Questions of Free Speech Emerge as Liberia’s Press Union Celebrates 51 Years

MONROVIA, Montserrado – On September 30, the Press Union of Liberia held festivities marking its 51st anniversary.

Following a march through downtown Monrovia, the celebration climaxed at the University of Liberia auditorium at the Capitol Hill campus, where a roundtable was held on the evolution of the PUL and journalism in Liberia.

PUL President Abdullai Kamara inaugurated the event by noting that the Union was formed 51 years ago by journalists concerned with the shrinking space in which they could work, as the rule of President William V.S. Tubman, then in its 20th year, became increasingly intolerant.

The PUL President noted that today, despite the presence of several former PUL members in the legislature, “the very contempt charges that our forebears suffered, continue.”  Kamara made a passionate plea for the preservation of free speech in Liberia, observing that “the more opportunities people have to discuss problems in the country, the more chances we can find solutions.”

The panel that followed, moderated by LIB 24 radio personality Tetee Gebro, featured several veteran broadcasters speaking about their experiences and sharing their insights on ways to build and strengthen the press.  All of the speakers were graduates of the University of Liberia though several also obtained graduate degrees in the United States.

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Festivities at the Press Union of Liberia’s 51st annual celebration. Photo: Brooks Marmon

 

Aaron Kollie, a key ex-media ally of Charles Taylor, and owner of Power TV and Power FM, initially echoed Kamara’s remarks about the tenuous nature of the press in Liberia.  While he noted that much had improved since 1990 when he sought to cover the outbreak of the civil war, he said the PUL “must oppose any attempt that seeks to impeach press freedom in Liberia because there seems to be a drive in that direction.”

Kollie subsequently appeared to backtrack from this critical position observing that “today I operate my radio and TV station unrestrained.”

Kollie also spoke on the “gap between the analog and digital age that we currently find ourselves [in].”  He advocated for the establishment of a school of journalism, called for the Department of Mass Communications at the University of Liberia to provide training on more advanced technological tools, and noted that the quality of journalism would improve as female journalists are empowered.

He also emphasized the importance of diction among radio personalities and decried the practice of broadcasters reading verbatim material culled from online sites that was not geared for oral delivery.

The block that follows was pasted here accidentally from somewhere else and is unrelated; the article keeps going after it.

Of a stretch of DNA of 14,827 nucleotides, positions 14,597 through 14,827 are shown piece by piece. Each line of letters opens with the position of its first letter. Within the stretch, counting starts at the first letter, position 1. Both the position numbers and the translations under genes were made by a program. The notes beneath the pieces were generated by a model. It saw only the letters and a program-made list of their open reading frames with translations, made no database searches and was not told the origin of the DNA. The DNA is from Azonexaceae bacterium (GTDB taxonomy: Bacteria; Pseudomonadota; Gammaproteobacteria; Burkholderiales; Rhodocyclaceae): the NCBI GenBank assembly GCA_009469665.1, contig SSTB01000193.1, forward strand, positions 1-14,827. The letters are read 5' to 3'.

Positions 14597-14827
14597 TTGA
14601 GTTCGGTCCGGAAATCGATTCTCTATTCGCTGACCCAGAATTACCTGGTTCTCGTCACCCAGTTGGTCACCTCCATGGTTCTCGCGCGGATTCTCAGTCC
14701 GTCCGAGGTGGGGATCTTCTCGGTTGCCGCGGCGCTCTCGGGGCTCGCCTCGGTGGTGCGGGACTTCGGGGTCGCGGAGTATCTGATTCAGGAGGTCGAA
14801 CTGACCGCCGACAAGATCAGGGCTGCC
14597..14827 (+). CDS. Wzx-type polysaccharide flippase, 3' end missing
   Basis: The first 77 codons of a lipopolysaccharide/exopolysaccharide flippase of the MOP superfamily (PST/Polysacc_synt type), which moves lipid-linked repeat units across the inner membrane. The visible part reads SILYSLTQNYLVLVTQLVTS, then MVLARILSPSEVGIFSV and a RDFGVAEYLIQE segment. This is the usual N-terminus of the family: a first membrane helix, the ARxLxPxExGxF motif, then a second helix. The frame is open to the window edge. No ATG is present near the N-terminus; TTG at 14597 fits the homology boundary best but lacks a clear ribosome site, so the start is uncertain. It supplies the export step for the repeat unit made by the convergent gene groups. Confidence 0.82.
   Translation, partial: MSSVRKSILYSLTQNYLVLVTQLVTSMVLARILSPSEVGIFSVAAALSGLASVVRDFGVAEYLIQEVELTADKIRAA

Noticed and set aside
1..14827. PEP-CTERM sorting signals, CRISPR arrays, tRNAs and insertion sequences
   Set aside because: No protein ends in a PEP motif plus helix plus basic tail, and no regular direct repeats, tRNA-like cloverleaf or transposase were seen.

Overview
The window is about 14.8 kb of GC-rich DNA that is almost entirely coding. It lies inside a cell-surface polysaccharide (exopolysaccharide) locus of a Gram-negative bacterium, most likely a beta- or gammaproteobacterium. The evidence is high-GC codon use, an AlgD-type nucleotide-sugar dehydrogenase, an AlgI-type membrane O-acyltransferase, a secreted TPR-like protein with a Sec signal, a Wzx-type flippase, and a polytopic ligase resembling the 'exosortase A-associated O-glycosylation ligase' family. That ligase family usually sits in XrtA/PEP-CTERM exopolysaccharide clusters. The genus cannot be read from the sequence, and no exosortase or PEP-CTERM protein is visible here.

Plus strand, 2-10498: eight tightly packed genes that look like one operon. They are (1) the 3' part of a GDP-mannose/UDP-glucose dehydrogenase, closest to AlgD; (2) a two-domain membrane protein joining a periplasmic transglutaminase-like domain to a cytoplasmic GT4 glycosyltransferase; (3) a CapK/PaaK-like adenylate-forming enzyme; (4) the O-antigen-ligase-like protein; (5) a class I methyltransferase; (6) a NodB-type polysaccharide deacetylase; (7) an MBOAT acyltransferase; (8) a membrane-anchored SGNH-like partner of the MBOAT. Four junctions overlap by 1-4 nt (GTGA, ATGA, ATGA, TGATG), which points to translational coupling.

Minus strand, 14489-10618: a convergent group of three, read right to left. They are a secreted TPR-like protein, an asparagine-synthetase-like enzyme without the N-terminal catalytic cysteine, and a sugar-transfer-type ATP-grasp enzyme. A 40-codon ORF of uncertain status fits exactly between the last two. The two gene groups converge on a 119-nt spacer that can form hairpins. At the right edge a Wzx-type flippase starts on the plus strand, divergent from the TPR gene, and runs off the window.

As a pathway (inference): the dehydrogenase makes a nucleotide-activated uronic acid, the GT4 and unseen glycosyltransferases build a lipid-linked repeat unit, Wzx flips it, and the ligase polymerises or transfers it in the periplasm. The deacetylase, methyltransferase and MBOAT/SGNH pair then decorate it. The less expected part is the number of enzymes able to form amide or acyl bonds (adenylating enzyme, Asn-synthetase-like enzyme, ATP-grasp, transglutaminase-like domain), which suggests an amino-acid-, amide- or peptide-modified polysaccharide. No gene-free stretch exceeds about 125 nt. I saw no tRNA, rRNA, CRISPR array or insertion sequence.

The second speaker, Philip Wesseh, Managing Editor of The Inquirer, shared insights on reporting in dangerous situations.  He touched on the “dichotomy of media as a business and a public institution,” but did not explore this critical question underpinning the legitimacy of Liberian media in detail.

Wesseh also spoke on the importance of training, noting the number of international trips and training opportunities he was afforded through his journalistic work.

Completing the trio of panelists, Emmanuel Bowier, the former Minister of Information, articulated a more direct historical perspective.  Noting that he has been a member of the PUL for nearly 40 years, he opened his remarks by having Kollie read a letter he had written to President William R. Tolbert in 1974 during his student days and stressed the importance of keeping records and preserving a historical memory.

Bowier noted that there is strength in unity, stating, “the Press Union is the most powerful institution in Liberia that does not know it has power…we have to be together….to be relevant and respectable.”

As calls for a war crimes tribunal in Liberia mount, Bowier, who served in former President Samuel Doe’s government when the civil war erupted, noted that “there is always a tomorrow” and urged the press to “not follow unjust laws,” as he had not when requested by the Doe government to close media outlets for political reasons.

A lively question and answer session followed. Several audience members noted concerns with PUL’s direction, complaining of a lack of legal support and organizational focus.

PUL President Kamara noted that the Union seeks to continue to work with international partners like NED, Internews, OSIWA, and Trust Africa as it addresses media challenges in Liberia.  He noted that a particular emphasis would be to deepen ties with the security sector.  To this end, the second part of the PUL’s 51st-anniversary celebrations will be held this Saturday morning at the National Police Training Academy.

Featured photo by Brooks Marmon

Brooks Marmon

Brooks Marmon is a Ph.D. student in the Centre of African Studies at the University of Edinburgh. He previously worked in Liberia. Brooks is on Twitter @AfricainDC.

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